Before her most recent trip to Iraq—for a 60 Minutes feature on the pitched battle for territory between Shia militias and Sunni Islamic State fighters—CBS News chief foreign correspondent Lara Logan had a sobering conversation with her 5-year-old daughter, Lola.
“My daughter said, ‘Mommy, can I come with you?’ And I had to say, ‘No. You can’t come with me. I’m working,’” Logan recounted to a lunchtime crowd Tuesday at Manhattan’s Council on Foreign Relations.
“And she said, ‘But I want to come with you.’ And I said, ‘Well, it’s not safe for kids. There are bad guys there. It’s not safe for children,’” Logan continued during a panel on the dangers journalists regularly confront to report on the chaos of the Middle East.
“Then why are you going?” Lola demanded.
“Well,” Logan answered, “because there are always good guys—everywhere there are bad guys, there are always good guys, and I’m going to be with the good guys.”
Lola retorted: “If you don’t come back, that means the bad guys got you.”
“I’m coming back! Mommy always comes back!”
Those might have been soothing words for an anxious youngster, but nothing to rely on, as Logan and fellow panelists Sebastian Junger and Matthieu Aikins—all experienced war correspondents—made vividly clear.
“It’s an ongoing struggle I wrestle with all the time,” said Logan. When moderator Kevin Peraino mentioned the dilemma of covering wars and being a parent, she dryly retorted: “Go for the jugular!”
The 53-year-old Junger —a best-selling author, documentary filmmaker, and Vanity Fair contributing editor who has been bearing witness to systematized violence since the Balkans genocide in 1999—said that no matter how lucky you might feel, it’s impossible to escape mortality.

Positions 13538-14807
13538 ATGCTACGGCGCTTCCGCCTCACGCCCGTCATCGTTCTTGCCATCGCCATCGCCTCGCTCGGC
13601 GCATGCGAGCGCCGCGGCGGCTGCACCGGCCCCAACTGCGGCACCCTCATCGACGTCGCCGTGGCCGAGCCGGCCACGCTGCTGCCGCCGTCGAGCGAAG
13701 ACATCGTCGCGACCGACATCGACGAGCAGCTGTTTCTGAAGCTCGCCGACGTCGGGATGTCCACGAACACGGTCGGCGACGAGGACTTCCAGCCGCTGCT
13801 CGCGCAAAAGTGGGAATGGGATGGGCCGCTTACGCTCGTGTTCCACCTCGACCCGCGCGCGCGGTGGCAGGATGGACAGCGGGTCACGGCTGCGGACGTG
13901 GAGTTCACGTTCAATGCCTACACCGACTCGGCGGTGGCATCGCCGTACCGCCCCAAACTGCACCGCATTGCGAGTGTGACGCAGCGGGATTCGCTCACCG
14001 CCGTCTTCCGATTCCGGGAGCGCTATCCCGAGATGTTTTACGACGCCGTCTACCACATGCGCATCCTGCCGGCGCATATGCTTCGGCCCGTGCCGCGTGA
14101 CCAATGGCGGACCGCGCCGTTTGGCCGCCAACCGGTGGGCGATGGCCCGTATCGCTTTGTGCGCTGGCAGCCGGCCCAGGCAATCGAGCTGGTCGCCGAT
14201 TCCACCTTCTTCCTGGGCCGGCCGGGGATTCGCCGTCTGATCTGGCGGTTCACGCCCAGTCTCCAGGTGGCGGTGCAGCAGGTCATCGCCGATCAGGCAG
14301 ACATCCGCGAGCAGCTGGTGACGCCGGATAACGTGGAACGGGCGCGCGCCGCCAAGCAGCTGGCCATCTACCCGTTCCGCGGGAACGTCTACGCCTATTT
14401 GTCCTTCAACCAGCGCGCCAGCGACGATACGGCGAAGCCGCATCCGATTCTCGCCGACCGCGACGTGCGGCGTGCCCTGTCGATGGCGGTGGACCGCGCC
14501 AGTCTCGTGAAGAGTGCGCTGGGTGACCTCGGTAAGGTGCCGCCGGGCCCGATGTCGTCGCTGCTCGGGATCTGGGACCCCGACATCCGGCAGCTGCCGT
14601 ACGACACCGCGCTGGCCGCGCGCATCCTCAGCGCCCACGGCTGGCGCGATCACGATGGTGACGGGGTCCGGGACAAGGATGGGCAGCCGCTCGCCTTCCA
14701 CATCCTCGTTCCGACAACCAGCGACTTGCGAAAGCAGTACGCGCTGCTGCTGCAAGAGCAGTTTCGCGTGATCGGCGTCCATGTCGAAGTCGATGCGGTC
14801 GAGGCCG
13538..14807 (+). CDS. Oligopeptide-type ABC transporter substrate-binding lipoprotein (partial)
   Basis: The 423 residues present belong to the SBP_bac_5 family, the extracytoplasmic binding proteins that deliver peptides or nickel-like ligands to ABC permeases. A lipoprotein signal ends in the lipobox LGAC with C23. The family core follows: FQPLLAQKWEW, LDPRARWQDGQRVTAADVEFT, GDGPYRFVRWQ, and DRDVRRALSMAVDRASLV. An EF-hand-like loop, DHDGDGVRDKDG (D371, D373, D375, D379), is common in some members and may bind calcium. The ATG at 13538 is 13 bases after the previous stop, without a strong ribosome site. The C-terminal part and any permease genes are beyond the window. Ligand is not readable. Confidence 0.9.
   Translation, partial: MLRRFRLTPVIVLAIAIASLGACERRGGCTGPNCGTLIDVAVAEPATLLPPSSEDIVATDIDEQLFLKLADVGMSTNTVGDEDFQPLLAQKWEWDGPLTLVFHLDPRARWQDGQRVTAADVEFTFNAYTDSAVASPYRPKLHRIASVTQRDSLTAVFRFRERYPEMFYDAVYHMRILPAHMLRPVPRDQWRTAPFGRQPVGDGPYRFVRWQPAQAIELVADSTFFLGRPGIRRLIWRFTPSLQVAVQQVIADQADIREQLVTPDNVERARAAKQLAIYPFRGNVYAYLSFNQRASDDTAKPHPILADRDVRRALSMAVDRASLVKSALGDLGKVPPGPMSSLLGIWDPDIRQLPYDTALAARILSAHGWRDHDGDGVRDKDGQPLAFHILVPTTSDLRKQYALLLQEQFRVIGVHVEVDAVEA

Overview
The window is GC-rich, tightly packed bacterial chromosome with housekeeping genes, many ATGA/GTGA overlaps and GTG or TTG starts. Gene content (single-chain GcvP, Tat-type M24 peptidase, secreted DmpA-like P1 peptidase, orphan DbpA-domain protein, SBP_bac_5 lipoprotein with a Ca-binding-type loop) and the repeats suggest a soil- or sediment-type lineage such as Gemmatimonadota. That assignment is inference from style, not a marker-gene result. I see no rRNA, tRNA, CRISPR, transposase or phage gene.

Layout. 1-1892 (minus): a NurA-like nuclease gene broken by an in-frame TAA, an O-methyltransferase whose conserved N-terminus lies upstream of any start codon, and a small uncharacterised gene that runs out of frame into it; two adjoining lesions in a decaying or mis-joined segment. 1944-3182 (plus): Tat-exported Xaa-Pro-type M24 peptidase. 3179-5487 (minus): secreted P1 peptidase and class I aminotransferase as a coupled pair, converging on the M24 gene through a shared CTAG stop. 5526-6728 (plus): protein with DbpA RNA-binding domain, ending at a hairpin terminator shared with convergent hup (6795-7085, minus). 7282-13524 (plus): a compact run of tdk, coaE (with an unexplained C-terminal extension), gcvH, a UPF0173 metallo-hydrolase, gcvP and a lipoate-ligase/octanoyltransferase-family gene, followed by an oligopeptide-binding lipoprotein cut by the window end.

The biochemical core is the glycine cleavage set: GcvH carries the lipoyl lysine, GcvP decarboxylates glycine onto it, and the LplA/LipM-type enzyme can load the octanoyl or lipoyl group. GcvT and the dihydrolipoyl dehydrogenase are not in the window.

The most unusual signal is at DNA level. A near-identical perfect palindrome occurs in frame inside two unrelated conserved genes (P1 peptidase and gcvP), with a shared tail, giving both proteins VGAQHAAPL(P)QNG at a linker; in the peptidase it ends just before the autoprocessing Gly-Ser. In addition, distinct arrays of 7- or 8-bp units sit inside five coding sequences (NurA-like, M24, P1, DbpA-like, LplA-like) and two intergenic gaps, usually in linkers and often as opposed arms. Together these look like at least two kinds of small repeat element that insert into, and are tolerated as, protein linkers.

“War had never really cost me anything personally until my friend Tim was killed,” Junger said, referring to photojournalist Tim Hetherington, who died in 2011 along with fellow photographer Chris Hondros from a mortar blast in Misrata, Libya, during the bloody downfall of Muammar Qaddafi.
“Certainly people had been killed, but nothing that went to the very center of my life,” Junger said. “You cover war, and it will cost you something. It might cost you your life, but it’s certainly going to cost the lives of the people that you love. “
The 44-year-old Logan—who has come through several near-death experiences, especially a harrowing incident during the 2011 Egyptian revolution when she was sexually assaulted by a mob in Cairo’s Tahrir Square—noted that “when you come that close to dying, for me it wasn’t being shot at, it was just being raped by 200 men.”
She recalled that she was at the wheel of her car in the United States when she learned about the death of her close friend Hondros.
“When I heard about Chris, that was a crushing blow,” she said. “I remember just pulling my car over. I was unable to drive.”
Indeed, Logan—who has suffered lingering symptoms from the Tahrir Square attack, requiring several hospital stays—seems also have recovered from a professional catastrophe.
Two years ago, she and her longtime producer, Max McClellan, were publicly criticized and suspended by their CBS bosses after airing a 60 Minutes report based on a State Department security contractor’s fabricated first-person account of the lethal attack on the American diplomatic facility in Benghazi, Libya.
These days Logan is especially wary of social media.
“You don’t know how much of that is rumor and innuendo,” she said. “I’ve seen stuff reported on blogs that in a million years I wouldn’t have reported, because when we looked into it, it didn’t stand up.”
She added: “I’ve never been on Twitter. I’ve been going through enough trouble without going on Twitter.”
Junger, for his part, said he decided to give up war reporting four years ago because he sensed that his luck was about to run out.